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The Secret Machines - Now Here Is Nowhere CD (album) cover

NOW HERE IS NOWHERE

The Secret Machines

 

Psychedelic/Space Rock

3.04 | 14 ratings

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ClemofNazareth
Special Collaborator
Prog Folk Researcher
3 stars This is yet another 21st century band that seems to have managed to create a blend of retro and modern sounds that is quite appealing. In their case the retro part pretty much consists of quite a few pretty obvious influences – Bowie (circa Scary Monsters), Smashing Pumpkins, maybe a little Dave Gilmour on some of the slower numbers (“Leaves Are Gone”, “Pharaoh’s Daughter”). The modern part comes from taking what on the surface appear to be simply pop lyrics and guitar riffs (perhaps a bit edgy, but really not progressive or even psychedelic in the tradition sense) and creating arrangements that for the most part are quite ear-grabbing.

Nowhere is Nowhere is the band’s first full-length album, and features largely drums, guitar, and bass, although there are some synthesized sound effects thrown in. The band shows some clear signs of growing pains while evolving a style. This is particularly evident in the arrangement of the tracks which doesn’t follow any kind of discernable pattern, and in the tendency on the latter half of the album to bring some songs to a close before they seem to actually be finished (“Light’s On”, “Nowhere Again”).

And there are a few misses, to be sure. “Leaves Are Gone” is an eerie, brooding work very much in the vein of Pink Floyd’s the Wall and the Final Cut (“Your Possible Pasts”, “One of My Turns”), only without the obligatory guitar/drum explosion somewhere in the middle. This is either a song about the end of a summer romance, or suicide, not really sure. Maybe both. Anyway, the guitar is much too Gilmour, the vocals way too self- indulgent, and the overall effect leaves me slightly bored. Also I find it a bit annoying that a guy from Texas now living an artist’s life in New York is trying to affect a vague British accent. That really needs to go.

But the band seems to have a knack for crafting somewhat lengthy tracks that blend progressive rhythms and arrangements with sometimes grunge lyrics, and piles of the finest white-noise guitar feedback I’ve heard it years.

The best track is probably the opening one. “First Wave Intact” starts off with a a stark beat and kind of an interesting guitar riff. The riff gets worked a bit too much, almost as if the guys are pretty proud of what they’ve come up with and want to make sure we all know how clever they are. I actually started to get a bit bored by around the six- minute mark or so the first time I heard this. But the last two or three minutes erupt in a really intense blend of guitar white-noise, cymbal-heavy spastic drumming, and some sort of non-descript keyboards that blend with that intangible sense of rhythm that only the best bands of that style can muster. If the band could have gotten to that point a bit sooner this would be pretty close to a five-star song.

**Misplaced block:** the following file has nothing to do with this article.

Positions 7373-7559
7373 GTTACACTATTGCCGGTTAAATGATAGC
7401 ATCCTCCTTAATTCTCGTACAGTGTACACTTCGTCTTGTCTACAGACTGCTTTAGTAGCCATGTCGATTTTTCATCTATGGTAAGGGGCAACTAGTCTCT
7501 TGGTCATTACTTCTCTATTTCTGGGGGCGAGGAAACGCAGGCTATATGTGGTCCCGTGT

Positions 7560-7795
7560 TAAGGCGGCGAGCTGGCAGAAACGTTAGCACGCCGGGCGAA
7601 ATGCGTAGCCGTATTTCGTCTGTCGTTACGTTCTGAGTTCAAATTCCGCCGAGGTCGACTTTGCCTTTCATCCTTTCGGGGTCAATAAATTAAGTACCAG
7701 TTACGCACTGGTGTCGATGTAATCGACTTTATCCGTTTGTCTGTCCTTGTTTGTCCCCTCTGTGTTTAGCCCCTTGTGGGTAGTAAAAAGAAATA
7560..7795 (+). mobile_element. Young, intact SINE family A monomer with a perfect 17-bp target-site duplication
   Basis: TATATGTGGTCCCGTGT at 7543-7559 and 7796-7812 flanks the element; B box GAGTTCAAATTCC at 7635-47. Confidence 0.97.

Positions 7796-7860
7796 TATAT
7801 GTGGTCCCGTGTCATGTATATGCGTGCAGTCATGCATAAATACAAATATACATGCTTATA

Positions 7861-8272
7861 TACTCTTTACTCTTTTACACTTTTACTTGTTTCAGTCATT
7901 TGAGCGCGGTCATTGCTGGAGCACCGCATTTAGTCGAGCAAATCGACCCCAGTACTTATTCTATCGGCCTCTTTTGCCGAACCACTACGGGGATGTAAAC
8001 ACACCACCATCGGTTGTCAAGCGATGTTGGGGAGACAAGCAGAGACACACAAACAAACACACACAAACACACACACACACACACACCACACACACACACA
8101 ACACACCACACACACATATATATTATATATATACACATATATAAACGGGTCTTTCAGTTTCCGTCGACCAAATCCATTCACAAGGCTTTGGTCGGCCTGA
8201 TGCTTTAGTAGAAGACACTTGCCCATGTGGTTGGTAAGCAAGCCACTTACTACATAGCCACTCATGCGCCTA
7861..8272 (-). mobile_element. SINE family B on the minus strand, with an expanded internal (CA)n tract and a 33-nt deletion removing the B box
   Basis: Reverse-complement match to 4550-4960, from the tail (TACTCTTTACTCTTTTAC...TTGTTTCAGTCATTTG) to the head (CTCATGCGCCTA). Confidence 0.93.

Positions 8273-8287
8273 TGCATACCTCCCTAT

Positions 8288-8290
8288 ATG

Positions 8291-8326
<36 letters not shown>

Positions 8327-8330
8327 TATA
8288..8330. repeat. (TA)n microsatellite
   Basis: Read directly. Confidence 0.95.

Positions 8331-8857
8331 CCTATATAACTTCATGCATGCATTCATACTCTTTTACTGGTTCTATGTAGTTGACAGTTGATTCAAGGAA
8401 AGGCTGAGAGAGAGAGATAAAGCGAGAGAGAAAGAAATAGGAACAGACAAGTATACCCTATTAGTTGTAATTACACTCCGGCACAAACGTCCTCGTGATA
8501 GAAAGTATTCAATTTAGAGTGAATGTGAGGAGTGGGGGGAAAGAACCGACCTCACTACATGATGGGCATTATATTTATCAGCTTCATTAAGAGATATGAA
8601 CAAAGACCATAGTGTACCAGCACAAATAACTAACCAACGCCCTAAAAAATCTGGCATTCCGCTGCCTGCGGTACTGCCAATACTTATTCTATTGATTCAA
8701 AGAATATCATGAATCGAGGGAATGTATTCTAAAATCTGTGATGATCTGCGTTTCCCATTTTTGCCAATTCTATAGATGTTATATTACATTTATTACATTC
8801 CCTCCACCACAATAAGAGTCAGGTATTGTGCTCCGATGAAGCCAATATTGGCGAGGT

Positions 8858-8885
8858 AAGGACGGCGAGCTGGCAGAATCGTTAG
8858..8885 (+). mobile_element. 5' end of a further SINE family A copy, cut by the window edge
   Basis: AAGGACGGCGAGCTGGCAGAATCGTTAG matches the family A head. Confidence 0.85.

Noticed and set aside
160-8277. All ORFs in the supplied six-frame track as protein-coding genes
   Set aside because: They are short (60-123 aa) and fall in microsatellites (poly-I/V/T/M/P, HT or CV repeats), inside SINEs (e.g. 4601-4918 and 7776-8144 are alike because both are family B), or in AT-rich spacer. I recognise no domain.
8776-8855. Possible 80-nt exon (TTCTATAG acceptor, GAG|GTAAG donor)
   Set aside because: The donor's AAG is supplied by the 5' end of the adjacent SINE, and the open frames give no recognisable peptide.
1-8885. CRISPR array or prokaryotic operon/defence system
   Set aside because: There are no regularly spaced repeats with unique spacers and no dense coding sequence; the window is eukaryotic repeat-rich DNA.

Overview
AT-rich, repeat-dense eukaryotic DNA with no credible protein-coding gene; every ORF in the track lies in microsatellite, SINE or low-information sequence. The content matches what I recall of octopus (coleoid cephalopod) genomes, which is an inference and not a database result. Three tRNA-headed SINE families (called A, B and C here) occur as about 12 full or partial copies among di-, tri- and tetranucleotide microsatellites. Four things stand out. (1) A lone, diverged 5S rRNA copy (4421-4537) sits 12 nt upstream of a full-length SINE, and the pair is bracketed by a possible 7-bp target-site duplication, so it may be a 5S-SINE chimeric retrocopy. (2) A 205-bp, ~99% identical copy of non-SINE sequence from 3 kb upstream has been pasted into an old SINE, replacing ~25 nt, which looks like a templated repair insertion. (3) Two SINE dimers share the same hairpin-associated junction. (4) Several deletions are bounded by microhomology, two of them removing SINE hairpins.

“Sad and Lonely” has a better blend of tempos and sounds than the opening track. This does tiptoe into psychedelic territory at times, but manages to maintain a very catchy rhythm due largely to some fine work on bass.

Another track where the singer seems to be trying to turn British is “Nowhere Again”. This sounds like so many post-punk bands that came out of the mid 80s with rather vapid lyrics and unoriginal drums and bass, but here again the guitarist does a great job of finding the balance between noise for the sake of noise, and a decent sense of rhythm. The ending is kind of abrupt though.

“You Are Chains” is another track that works its way into feedback territory, but also includes a very appealing piano accompaniment, and some psychedelic-leaning synthesizer that adds a bit to the mood. This sounds like a path the band needs to explore further as it leverages their edginess with a more robust sound that will give them more options in the studio.

“Light’s On” is another decent track highlighted by the excellent guitar work, and limited a bit by the modest vocals. Here again the ending is kind of abrupt.

This is a very early effort by a band that seems to have quite a bit of promise. I actually liked the album quite a bit, even after initially thinking it was pretty forgettable. The guitarist has a great knack for rich and powerful sounds, his vocals are also pretty good. The drummer is passable but not outstanding – more emphasis on keyboards will hopefully deemphasize his shortcomings. The bassist is solid at times and seems to be lost at others. Overall this is a good first effort. I need to pick up their new Ten Silver Drops CD and see how they are maturing, but I get the impression these guys are serious and that they are going to be a solid force in the genre for a while to come. Three stars.

peace

ClemofNazareth | 3/5 |

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